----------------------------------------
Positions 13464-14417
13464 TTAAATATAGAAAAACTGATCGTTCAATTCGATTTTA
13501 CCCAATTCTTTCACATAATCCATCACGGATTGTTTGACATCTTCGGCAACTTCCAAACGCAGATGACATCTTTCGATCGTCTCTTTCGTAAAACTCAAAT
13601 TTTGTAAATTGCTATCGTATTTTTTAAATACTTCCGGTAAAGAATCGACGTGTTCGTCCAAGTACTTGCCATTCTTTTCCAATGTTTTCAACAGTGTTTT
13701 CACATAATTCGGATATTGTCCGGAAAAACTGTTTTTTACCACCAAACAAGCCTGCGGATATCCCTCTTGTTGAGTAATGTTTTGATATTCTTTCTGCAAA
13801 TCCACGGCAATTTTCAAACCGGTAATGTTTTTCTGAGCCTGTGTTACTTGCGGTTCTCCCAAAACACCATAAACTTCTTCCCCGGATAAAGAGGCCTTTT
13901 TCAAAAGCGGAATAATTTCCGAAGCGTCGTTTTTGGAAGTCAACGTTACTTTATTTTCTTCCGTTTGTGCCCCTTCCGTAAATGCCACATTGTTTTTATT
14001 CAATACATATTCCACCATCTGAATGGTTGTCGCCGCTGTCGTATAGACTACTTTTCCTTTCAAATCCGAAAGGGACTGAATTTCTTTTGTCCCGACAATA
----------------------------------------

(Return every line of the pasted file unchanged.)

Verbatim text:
Positions 13464-14417
13464 TTAAATATAGAAAAACTGATCGTTCAATTCGATTTTA
13501 CCCAATTCTTTCACATAATCCATCACGGATTGTTTGACATCTTCGGCAACTTCCAAACGCAGATGACATCTTTCGATCGTCTCTTTCGTAAAACTCAAAT
13601 TTTGTAAATTGCTATCGTATTTTTTAAATACTTCCGGTAAAGAATCGACGTGTTCGTCCAAGTACTTGCCATTCTTTTCCAATGTTTTCAACAGTGTTTT
13701 CACATAATTCGGATATTGTCCGGAAAAACTGTTTTTTACCACCAAACAAGCCTGCGGATATCCCTCTTGTTGAGTAATGTTTTGATATTCTTTCTGCAAA
13801 TCCACGGCAATTTTCAAACCGGTAATGTTTTTCTGAGCCTGTGTTACTTGCGGTTCTCCCAAAACACCATAAACTTCTTCCCCGGATAAAGAGGCCTTTT
13901 TCAAAAGCGGAATAATTTCCGAAGCGTCGTTTTTGGAAGTCAACGTTACTTTATTTTCTTCCGTTTGTGCCCCTTCCGTAAATGCCACATTGTTTTTATT
14001 CAATACATATTCCACCATCTGAATGGTTGTCGCCGCTGTCGTATAGACTACTTTTCCTTTCAAATCCGAAAGGGACTGAATTTCTTTTGTCCCGACAATA